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The Enlightenment’s promotion of the potato reflect the close relationship between new ideas about the political importance of everyday eating habits, and new ways of thinking about the economy. Just as Adam Smith recommended that allowing individuals to pursue their own interests would ultimately result in a flourishing economy, so potato-enthusiasts (Smith included) argued that the best way to build a robust population was to empower individuals to make sound dietary choices through campaigns of information and exhortation. Rarely did they suggest that people be obliged to grow or eat potatoes. Such suggestions would have run counter to the entire philosophy that underpinned much enlightened interest in food supply: the new discipline of political economy. This history reveals the eighteenth-century origins of the current, neoliberal, insistence that healthy eating is best understood as a form of individual consumer empowerment that at the same time builds a stronger economy and body politic. Potatoes offer a concrete, everyday example of how this confluence of private interest and public benefit was imagined to occur, at the very moment when these ideas were first theorised.
The crisis of the Ancien Régime colonial empire sponsored a flurry of political economic debates on how to preserve French colonial and metropolitan prosperity. Attentive to the numerous economic recipes in circulation, Chapter 2 shows how the French Physiocrats broke with prevailing norms and offered a radical new vision of empire. Based on their connections to the colonies, the French government, and European intellectual elites, the co-founders of Physiocracy - Victor Riqueti de Mirabeau and François Quesnay – crafted a powerful critique of the French plantation complex and its underlying exclusive commercial system which they baptised the ‘mercantile system’. Casting the ideal French colonial empire as an agricultural empire with overseas provinces, they and their followers promoted colonial production based on free labour, international free trade, and the exportation of ‘civilisation’ to Africa. The chapter explores how Mirabeau, Quesnay, and acolytes such as Pierre-Paul Le Mercier de la Rivière, Pierre Samuel Du Pont de Nemours, Nicolas Baudeau, and Pierre-Joseph-André Roubaud developed the Physiocratic colonial doctrine. It also carefully pinpoints internal tensions among the main intellectual participants with regard to colonial slavery and historical specificity.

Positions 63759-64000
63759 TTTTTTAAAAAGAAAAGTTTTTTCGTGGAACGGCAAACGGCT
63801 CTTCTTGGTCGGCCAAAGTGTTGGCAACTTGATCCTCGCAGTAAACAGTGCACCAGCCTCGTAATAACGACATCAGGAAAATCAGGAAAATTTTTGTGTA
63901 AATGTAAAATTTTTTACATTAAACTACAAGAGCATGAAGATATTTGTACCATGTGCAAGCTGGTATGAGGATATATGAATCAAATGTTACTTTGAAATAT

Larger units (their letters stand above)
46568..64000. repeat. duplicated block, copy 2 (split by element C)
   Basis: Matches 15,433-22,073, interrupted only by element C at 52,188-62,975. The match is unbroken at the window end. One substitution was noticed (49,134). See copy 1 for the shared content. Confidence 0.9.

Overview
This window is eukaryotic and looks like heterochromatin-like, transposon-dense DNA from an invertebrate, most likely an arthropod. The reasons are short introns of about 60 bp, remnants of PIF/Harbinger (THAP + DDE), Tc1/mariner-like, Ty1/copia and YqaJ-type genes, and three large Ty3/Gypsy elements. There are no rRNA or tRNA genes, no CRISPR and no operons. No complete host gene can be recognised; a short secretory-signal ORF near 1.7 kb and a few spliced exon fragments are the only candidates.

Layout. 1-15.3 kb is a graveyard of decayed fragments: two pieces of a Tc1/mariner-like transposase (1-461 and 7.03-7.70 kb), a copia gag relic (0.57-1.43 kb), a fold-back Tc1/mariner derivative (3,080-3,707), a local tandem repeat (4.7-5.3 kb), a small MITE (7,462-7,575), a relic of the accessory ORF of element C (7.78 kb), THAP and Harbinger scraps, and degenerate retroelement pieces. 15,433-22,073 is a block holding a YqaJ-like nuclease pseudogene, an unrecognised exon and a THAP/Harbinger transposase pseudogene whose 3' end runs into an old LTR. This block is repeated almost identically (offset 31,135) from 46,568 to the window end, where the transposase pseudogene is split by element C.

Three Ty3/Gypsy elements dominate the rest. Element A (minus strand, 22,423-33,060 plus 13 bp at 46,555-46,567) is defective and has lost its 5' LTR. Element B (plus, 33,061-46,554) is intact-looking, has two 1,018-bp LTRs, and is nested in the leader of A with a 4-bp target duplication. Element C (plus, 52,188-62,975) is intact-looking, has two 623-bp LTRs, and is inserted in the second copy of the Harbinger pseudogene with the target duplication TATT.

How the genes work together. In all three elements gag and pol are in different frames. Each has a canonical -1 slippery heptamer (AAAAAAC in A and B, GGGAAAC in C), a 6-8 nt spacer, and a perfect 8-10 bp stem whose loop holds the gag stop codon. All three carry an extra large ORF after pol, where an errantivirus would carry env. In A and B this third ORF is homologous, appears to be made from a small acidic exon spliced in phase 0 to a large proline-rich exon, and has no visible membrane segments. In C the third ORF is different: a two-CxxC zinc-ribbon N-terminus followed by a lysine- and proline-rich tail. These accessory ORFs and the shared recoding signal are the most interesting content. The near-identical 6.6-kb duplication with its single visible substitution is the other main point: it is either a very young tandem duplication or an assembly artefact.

Since the days when the interest of historians was principally focused on forms of government the age of absolutism has been a label commonly attached to the period of European history between 1660 and 1789. Mercantilism as practised on the continent of Europe was an essential concomitant of absolutism and developed in every state pari passu with the growth in the monarch's power. To the Germans, mercantilism seems an integral part of the Enlightenment because of the rational and secular nature of its thinking. The Cameralism or mercantilism of central Europe was distinguished from its French counterpart because the study of its doctrines constituted an academic discipline which was obligatory for all the holders of administrative posts, and because the rulers themselves were its most receptive students. Civilization in the age of absolutism rested on a peasant base. In the major continental countries the Physiocrats' gospel appealed most strongly to the governments that found themselves in difficulties.
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